**Disclaimer: Although I am a medical professional, the above rantings and musings are my personal opinions as a mama, coupled with the suggestions of the American Academy of Pediatrics.

Friday, November 8, 2013

Finally....Henry's nursery!

So, I know Henry is almost 4 months and everything, but I figured better late than never.

Sorry for the delay, folks.  As a mommy of a newborn, a self-proclaimed perfectionist, and a preggo that never experienced nesting, I didn't feel that his nursery was truly "done" until recently.  A lot of love and planning went into this room, and my hope is that we have given him a space that is all his own; an environment that encourages growth and development; a safe place for him to come home to.

And now, without further ado, I will now give you a virtual tour of Henry's nursery.

Starting with Henry's door.  This is the one and only hand-made project that I completed prior to Henry's arrival.  I made it the week after we found out that Henry was a he.

Here is the other side of Henry's door.  Lest he forget his own name, you will see it posted in various places around his room.  This was made by my talented SIL, and was featured at our Tulsa shower.

Next up is the crib.  We chose this particular one because it converts into a toddler bed and also into a headboard and footboard for a full sized bed.  In other words, this bed has the potential to grow with Henry.

Side view

Henry's view from the inside, featuring plaid and planes.
Now, my personal favorite spot...the reading corner.

Because if I have anything to do with it, my son will be a reader.  READERS ARE LEADERS!

The storage cabinet featuring one of my favorite shower gifts.

The shadowbox has one of my Dad's baby outfits and a picture of
him wearing this outfit in 1952.

Now a tour of some of the wall art.
A unique piece of art with a plane made of tiny pieces of paper cut from magazines,
flanked by two of the verses I like to pray over Henry.

An authentic WWII airplane propeller that was JP's and made it through his house fire--it's one of JP's favorite childhood items and he is so excited to pass it to Henry.
Some pictures of my Grandad who was a turret ball gunner in WWII.
Henry's middle name Robert, came from this wonderful man.

Another original from my talented SIL.

Finally, a few shots that put it all together.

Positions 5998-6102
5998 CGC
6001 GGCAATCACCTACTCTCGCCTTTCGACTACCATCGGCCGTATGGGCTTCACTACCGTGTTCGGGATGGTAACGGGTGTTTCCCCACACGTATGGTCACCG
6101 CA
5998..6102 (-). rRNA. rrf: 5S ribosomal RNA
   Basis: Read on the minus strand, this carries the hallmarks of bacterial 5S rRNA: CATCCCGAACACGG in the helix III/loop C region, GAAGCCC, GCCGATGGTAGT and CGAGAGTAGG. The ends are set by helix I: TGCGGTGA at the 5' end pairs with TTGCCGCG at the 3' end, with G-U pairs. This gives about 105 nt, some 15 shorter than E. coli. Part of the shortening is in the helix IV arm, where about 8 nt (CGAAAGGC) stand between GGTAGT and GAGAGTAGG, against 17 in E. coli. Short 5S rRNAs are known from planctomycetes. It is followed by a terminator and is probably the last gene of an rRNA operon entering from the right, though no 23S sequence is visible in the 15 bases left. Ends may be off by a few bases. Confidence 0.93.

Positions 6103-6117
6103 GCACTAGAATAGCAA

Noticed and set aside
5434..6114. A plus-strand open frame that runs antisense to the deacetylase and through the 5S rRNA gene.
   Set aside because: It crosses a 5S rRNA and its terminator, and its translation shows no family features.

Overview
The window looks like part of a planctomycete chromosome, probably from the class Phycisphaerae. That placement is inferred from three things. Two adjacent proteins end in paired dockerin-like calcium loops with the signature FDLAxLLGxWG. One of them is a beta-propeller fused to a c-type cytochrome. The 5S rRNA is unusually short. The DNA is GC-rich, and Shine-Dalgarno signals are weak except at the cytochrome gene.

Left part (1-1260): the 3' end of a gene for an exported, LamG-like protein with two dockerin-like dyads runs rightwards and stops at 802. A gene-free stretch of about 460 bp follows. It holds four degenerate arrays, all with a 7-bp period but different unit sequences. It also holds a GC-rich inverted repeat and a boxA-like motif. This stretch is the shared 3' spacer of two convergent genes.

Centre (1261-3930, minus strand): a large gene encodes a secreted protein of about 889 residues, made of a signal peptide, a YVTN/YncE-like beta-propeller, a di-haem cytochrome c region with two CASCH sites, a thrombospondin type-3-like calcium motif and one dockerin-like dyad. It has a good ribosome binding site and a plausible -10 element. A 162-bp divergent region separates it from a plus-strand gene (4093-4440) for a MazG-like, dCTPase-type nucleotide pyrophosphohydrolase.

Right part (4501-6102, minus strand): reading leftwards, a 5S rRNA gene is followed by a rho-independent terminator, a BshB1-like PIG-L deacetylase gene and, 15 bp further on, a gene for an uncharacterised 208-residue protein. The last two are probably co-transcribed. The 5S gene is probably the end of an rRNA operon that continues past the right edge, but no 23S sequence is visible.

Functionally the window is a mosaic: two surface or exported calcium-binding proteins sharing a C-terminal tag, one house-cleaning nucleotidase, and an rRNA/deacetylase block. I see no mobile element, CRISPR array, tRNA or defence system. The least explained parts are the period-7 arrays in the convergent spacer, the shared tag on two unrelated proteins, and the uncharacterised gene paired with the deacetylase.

And there you have it! 

Friday, November 1, 2013

Tick tock.


I think my biggest enemy is time.

It seems like no matter what I do, there is never enough.

Word of warning: I was in a liberal arts program in college, and I am about to get really profound here.

One of the "curses" of earthly beings is that we are restricted to linear time.  We have no choice in the matter.  No matter what we do to try to stop time, slow it down, or control it, the seconds tick on by.  Seconds turn to minutes, which turn to hours, then days, and suddenly weeks have gone by without you noticing.

In some of my philosophical moments, I wonder if this isn't one of the "curses" we brought on ourselves in the infamous Garden of Eden scandal.  I mean, at some point, Adam and Eve physically walked with God and communed with Him.  I believe God exists outside of time, so did that mean Adam and Eve did also?  I wonder...

Fast forward a few hundred years to the giving of the Mosaic Law.  God commands us to have a Sabbath.  Doesn't this seem strange to you?  Don't murder one another, don't worship other gods...those make total sense to me.  But take one day a week to rest?  Don't mind if I do!  It seems like the easiest one on the list.  But do we keep the Sabbath?  I'm sad to say that probably 50/52 weeks of the year we do not.

Why is it so hard to just freaking rest?!

Could it be because I am always mentally making a list of things "to-do?"  And the list just keeps getting longer....

These days, it seems people are constantly competing for who is busier.  Gather any group of people together and they will eventually start comparing notes on who has the least amount of time.  Honestly?  Although it's a game that I frequently participate in, I don't want to win this one.  Why do we equate busy-ness with importance?  Do I somehow matter more if I have less free time?

I think God knew this.  See...I think God knew that there would be people like me in the 21st century that struggle to sit down and just be.  I think He knew this before TVs, iPads, iPhones, and the thousands of other distractions that we are so proud of ourselves for inventing.

In all fairness, He tried to warn us, y'all.

The past couple of weeks have been non-stop in our house.  I seriously feel like JP and I are playing a constant game of tag--you're it.  With going back to work, it seems like there is a constant hand off between us, with very little time for the two of us together.  We have plenty of family time, but it is really hard to ignore Henry and spend time just the two of us.

I don't have any sage words of wisdom this week.  This is just me dumping my problems onto the Internet for everyone to read in the hopes that others feel the same way, and might have some words of encouragement or advice.

I leave you with this beautiful metaphor of time from one of my favorite movies, Finding Neverland.

Mrs Snow to J.M. Barrie: "I suppose it's like the ticking crocodile, isn't it?  Time is chasing after all of us, isn't that right?"